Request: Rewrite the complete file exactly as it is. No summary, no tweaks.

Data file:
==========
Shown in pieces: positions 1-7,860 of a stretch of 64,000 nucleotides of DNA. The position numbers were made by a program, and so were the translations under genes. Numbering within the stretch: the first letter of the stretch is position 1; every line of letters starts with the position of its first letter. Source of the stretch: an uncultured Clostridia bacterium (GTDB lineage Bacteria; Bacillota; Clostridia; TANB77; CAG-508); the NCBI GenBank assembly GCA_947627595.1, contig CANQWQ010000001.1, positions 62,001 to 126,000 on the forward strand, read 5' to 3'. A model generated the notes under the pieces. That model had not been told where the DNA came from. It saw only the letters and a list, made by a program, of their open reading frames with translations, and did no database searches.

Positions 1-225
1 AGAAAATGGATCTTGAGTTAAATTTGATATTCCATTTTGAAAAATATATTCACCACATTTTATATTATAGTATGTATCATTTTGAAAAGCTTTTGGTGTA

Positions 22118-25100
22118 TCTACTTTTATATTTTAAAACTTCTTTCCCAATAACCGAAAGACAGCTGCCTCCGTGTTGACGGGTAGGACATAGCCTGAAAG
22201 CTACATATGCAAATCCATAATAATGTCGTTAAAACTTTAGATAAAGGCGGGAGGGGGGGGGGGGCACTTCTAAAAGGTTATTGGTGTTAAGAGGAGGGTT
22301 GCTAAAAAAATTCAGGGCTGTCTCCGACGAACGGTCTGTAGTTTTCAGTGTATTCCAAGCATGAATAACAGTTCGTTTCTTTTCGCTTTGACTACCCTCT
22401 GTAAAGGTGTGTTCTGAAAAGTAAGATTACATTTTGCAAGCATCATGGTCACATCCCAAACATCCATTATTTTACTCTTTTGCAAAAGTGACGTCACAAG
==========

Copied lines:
Shown in pieces: positions 1-7,860 of a stretch of 64,000 nucleotides of DNA. The position numbers were made by a program, and so were the translations under genes. Numbering within the stretch: the first letter of the stretch is position 1; every line of letters starts with the position of its first letter. Source of the stretch: an uncultured Clostridia bacterium (GTDB lineage Bacteria; Bacillota; Clostridia; TANB77; CAG-508); the NCBI GenBank assembly GCA_947627595.1, contig CANQWQ010000001.1, positions 62,001 to 126,000 on the forward strand, read 5' to 3'. A model generated the notes under the pieces. That model had not been told where the DNA came from. It saw only the letters and a list, made by a program, of their open reading frames with translations, and did no database searches.

Positions 1-225
1 AGAAAATGGATCTTGAGTTAAATTTGATATTCCATTTTGAAAAATATATTCACCACATTTTATATTATAGTATGTATCATTTTGAAAAGCTTTTGGTGTA

Positions 22118-25100
22118 TCTACTTTTATATTTTAAAACTTCTTTCCCAATAACCGAAAGACAGCTGCCTCCGTGTTGACGGGTAGGACATAGCCTGAAAG
22201 CTACATATGCAAATCCATAATAATGTCGTTAAAACTTTAGATAAAGGCGGGAGGGGGGGGGGGGCACTTCTAAAAGGTTATTGGTGTTAAGAGGAGGGTT
22301 GCTAAAAAAATTCAGGGCTGTCTCCGACGAACGGTCTGTAGTTTTCAGTGTATTCCAAGCATGAATAACAGTTCGTTTCTTTTCGCTTTGACTACCCTCT
22401 GTAAAGGTGTGTTCTGAAAAGTAAGATTACATTTTGCAAGCATCATGGTCACATCCCAAACATCCATTATTTTACTCTTTTGCAAAAGTGACGTCACAAG